What's It Like Trying to Curate the Whole of Bandcamp?
Bandcamp is a platform that has been successful in helping to break new artists and bands with it's ability to let artists set the price for their work. But what's it like to curate the site? Tonedeaf's Laura Kebby talks with Bandcamp's chief curator Andrew JervisThis article originally appeared on Tone Deaf
Bandcamp, a name now so synonymous with music lovers across the globe. As both a company and an entity, Bandcamp has placed the power of commercialism within the music industry back into the hands of the artists and independent labels, delivering incredible music straight to your ears and doorsteps.
But where did it all begin? During the recent Face The Music conference in Melbourne, we had the opportunity to chat with chief curator Andrew Jervis, to find out about where Bandcamp began, where it’s headed, and why passion and music really do go hand in hand.
Andrew has been involved with Bandcamp for going on close to four years now, sifting through the endless stream of uploads from across the world, snatching up the best bits, and he tells us they’re a plenty. It’s hard to believe, but Bandcamp was not the brainchild of a large corporation or company.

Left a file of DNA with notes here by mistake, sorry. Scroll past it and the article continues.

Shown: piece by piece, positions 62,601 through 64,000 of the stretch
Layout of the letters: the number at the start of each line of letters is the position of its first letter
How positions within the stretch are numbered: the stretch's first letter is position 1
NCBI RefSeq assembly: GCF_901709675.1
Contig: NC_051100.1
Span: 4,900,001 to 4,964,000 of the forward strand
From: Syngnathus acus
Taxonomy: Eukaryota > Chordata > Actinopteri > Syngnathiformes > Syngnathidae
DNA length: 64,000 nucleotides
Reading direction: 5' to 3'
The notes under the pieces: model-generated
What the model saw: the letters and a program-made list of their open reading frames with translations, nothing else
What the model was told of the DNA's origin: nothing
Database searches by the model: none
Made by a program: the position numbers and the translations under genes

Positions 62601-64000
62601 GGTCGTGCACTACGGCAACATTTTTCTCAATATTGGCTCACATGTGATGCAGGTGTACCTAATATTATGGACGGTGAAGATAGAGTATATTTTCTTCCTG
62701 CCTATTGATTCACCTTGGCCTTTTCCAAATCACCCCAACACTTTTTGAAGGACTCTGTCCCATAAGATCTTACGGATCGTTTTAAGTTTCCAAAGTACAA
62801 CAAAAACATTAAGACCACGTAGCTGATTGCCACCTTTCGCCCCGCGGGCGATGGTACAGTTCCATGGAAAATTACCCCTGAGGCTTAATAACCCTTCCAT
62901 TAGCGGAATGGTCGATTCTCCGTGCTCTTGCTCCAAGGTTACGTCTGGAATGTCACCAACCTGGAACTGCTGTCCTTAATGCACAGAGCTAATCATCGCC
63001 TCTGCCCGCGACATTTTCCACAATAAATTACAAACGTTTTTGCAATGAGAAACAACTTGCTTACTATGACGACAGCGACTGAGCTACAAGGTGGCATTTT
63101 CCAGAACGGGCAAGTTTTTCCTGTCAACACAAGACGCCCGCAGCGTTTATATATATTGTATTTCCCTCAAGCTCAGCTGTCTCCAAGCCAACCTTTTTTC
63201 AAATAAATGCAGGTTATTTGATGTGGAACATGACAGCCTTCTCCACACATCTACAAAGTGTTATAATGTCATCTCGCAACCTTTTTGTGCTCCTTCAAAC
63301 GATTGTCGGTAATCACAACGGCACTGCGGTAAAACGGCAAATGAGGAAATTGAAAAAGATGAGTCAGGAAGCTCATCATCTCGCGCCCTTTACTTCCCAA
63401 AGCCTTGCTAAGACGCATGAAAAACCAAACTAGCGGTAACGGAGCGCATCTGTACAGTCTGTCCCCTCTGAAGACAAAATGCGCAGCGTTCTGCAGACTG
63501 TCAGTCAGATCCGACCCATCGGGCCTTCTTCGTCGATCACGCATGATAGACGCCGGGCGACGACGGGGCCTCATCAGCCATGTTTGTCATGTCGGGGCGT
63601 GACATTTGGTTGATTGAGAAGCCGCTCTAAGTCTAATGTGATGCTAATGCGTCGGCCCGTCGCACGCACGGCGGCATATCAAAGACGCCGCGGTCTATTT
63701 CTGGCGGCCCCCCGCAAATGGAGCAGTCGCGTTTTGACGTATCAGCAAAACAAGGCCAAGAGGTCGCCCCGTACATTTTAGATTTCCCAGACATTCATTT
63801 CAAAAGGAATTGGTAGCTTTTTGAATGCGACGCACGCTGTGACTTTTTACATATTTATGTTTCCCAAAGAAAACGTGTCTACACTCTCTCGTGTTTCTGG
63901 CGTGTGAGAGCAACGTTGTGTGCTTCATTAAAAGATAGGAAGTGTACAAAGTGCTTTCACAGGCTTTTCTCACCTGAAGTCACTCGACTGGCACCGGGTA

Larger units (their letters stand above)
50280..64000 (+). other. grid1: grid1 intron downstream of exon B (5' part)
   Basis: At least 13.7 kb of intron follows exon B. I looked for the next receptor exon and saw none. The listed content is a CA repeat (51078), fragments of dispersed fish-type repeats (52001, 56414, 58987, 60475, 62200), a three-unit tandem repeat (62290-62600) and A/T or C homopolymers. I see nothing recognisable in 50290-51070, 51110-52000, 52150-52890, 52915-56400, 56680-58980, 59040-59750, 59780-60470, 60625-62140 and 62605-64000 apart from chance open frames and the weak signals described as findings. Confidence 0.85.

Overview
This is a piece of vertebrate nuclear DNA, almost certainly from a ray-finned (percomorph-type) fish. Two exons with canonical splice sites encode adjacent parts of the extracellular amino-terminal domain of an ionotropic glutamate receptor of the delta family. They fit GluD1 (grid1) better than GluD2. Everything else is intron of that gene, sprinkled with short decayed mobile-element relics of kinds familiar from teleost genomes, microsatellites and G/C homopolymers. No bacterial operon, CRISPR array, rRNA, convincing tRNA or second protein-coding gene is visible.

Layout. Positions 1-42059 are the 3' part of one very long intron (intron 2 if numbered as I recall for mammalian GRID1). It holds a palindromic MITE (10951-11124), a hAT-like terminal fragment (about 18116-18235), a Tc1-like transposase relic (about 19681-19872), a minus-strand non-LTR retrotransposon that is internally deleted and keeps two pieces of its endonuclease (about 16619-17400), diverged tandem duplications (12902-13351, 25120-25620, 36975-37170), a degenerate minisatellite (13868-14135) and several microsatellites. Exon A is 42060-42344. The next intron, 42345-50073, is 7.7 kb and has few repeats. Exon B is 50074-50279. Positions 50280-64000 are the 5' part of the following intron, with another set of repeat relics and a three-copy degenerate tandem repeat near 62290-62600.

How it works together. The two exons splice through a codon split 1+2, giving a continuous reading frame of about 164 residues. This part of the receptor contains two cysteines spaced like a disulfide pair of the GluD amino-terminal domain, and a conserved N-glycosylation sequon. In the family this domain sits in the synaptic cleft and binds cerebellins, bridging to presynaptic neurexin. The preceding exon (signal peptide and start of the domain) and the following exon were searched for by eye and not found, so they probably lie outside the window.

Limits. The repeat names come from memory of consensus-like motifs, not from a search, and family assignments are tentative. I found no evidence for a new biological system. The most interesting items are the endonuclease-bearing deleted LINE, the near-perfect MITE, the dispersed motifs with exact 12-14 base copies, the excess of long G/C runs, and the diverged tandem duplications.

“It was just four guys sitting in the local library using the free wifi, that’s how Bandcamp started”. An organisation which has now rapidly expanded and Andrew proudly explains he was the 13th edition to the company.
Andrew is obviously a very passionate music fan, but where did this passion and drive stem from? “Honestly, I’ve always been that slightly annoying, slightly bossy person who always wanted to control what music was playing at any given time.
“I grew up with very musical parents, my parents were both opera singers, they had a little opera company that they ran, and my brother and I would be driven around in the back of the car on family trips and we were given the choice. We could listen to opera or we could listen to Queen’s greatest hits… It was always Queen’s greatest hits”.
But what of making that step from where all of us have sat at one point or another, glued to our phones or computers, with hands wrapped around our headphones, discovering and hunting down new music. This transition, as Andrew explains, seemed to happen to him, rather than a consciously mapped out or projected journey towards a dream job.